5G smartphone reference design unveiled at Qualcomm 4G/5G Summit
Millimeter wave frequencies are central to realizing the vision of ultra-fast, multi-gigabit-per-second 5G mobile connections. Case in point, Verizon and AT&T are both taking 5G to market in the U.S. using high-band spectrum, albeit with an initial, respective, fixed wireless and mobile approach. But the network is just one piece; consumers need to have compatible devices. And driving those devices to market is a major thrust of the work Qualcomm put on display last week at the 4G/5G Summit in Hong Kong.
“5G is a reality for smartphones and we have spent, as Qualcomm, a lot of time showing that the underlying technologies that will make 5G a reality with phones that we can hold in the palms of our hand,” company President Cristiano Amon told attendees at the event. Noting that a variety of 5G smartphones, including flagships, will be hitting the market throughout 2019, Amon said, “It’s going to be all coming together.”
Back in July, Qualcomm successfully miniaturized its QTM052 millimeter wave antenna module to a point where multiple modules can fit into a smartphone form factor. Now, just three months later, the San Diego-based company announced it has further reduced the size of those modules by 25%.
At a high-level, further miniaturization of the crucial component gives devices OEMs more flexibility in designing and building products. “We are dedicated to providing OEMs more versatility in their 5G smartphone form factor offerings,” Amon said in a statement. “This milestone reinforces leadership of Qualcomm Technologies in enabling the path to 5G commercialization in early 2019.”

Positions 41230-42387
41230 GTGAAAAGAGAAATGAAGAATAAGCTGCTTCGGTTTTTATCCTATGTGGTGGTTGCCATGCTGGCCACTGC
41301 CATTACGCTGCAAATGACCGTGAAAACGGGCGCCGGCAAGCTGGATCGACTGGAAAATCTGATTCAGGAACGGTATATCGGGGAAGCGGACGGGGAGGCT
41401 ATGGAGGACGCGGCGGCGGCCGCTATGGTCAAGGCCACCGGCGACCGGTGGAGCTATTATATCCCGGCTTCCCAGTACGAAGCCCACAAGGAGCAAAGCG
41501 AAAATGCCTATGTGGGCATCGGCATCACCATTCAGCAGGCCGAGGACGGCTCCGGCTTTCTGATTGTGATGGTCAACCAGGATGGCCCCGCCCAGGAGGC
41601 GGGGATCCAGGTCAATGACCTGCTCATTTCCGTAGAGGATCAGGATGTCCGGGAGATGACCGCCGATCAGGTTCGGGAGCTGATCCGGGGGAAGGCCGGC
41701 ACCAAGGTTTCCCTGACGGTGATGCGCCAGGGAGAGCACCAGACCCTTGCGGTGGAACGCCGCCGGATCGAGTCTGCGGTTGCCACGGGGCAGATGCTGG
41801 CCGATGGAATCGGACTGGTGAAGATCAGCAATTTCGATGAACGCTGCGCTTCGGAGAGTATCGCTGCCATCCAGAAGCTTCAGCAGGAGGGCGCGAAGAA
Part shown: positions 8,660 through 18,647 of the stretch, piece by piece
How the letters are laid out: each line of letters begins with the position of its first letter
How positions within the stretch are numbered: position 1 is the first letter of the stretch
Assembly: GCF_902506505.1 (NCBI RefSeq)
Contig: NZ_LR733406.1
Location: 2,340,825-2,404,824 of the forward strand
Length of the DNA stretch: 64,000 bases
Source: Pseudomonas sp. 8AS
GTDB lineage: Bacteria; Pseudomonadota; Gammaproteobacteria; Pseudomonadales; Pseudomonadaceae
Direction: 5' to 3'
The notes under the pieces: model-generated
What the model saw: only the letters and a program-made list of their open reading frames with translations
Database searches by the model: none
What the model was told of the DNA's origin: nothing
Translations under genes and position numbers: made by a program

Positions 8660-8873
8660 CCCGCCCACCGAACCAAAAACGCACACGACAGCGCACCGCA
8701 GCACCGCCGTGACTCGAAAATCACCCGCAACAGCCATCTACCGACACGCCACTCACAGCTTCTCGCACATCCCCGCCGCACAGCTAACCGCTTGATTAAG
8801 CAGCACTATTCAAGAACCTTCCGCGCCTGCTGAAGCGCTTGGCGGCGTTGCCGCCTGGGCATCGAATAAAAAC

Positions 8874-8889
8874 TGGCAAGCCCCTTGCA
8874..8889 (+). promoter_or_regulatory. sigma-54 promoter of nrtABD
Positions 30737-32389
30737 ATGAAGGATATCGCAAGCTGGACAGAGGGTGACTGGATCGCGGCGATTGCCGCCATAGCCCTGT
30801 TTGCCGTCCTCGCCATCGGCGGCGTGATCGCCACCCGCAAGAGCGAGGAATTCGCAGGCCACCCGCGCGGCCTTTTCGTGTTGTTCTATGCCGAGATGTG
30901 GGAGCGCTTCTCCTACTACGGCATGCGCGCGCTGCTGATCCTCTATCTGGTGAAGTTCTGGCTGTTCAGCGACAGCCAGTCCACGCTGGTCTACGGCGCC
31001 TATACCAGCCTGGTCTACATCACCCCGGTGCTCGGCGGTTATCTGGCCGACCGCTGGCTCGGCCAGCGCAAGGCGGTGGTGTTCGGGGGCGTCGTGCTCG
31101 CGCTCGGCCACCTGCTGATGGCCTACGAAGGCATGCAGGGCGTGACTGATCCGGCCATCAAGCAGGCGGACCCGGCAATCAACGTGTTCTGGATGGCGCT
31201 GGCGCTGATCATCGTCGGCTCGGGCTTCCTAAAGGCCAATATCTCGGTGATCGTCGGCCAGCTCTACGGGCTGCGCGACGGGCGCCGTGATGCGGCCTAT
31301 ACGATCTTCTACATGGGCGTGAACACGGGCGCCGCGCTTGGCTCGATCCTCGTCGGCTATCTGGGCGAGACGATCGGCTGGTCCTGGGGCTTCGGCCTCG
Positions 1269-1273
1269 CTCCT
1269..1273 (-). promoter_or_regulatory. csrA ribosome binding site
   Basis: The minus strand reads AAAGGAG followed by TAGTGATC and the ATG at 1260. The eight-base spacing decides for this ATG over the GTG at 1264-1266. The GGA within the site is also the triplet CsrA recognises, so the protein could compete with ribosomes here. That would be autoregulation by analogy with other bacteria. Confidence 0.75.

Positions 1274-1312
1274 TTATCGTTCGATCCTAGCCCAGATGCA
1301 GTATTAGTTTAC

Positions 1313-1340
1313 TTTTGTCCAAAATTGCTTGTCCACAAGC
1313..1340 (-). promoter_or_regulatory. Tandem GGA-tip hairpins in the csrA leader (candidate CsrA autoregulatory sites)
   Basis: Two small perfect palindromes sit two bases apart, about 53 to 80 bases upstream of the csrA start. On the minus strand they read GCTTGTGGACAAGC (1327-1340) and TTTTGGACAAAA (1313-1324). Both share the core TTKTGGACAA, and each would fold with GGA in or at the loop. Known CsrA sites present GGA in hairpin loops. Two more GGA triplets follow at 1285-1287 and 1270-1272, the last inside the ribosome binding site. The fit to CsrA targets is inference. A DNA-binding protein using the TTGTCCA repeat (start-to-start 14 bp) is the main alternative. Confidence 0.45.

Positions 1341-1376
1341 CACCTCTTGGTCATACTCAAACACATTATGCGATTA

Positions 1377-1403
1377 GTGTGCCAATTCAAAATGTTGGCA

Another key piece of the device-side 5G puzzle is the X50 modem, which supports up to 5 Gbps download speeds. As it relates to compatibility with non-standalone 5G New Radio networks, devices would pair the X50 with a gigabit-class LTE modem and up to four of the millimeter wave modules. To give OEMs an idea of what that total package looks like, Qualcomm also showed off a reference device that’s significantly smaller than the mobile trial platform device the company has used in other 5G NR testing.
This level of component complexity means, “It’s not going to be viable to have competitive devices without thinking of it as a system solution,” Amon said at the 4G/5G Summit. “It’s no longer a commodity.” Emphasizing the huge variety of band combinations NSA 5G NR comes with, from sub-6 GHz, to millimeter wave frequencies, and unlicensed and shared frequencies, Amon said, “I like to repeat this sentence that I have used with regulators worldwide–resistance is futile. Allocate everything to wireless.”
He continued: “The next step of 5G, we’re starting right now to get to multiple gigabit speeds. But as we evolve from NSA to SA, standalone, the next step is going to be carrier aggregation on 5G. You have to design this as a system.”
For many attendees, a stand out moment was when Amon showed off a device connected simultaneously to 4G and 5G as demonstrated by the icons on the upper-right of a smartphone screen.
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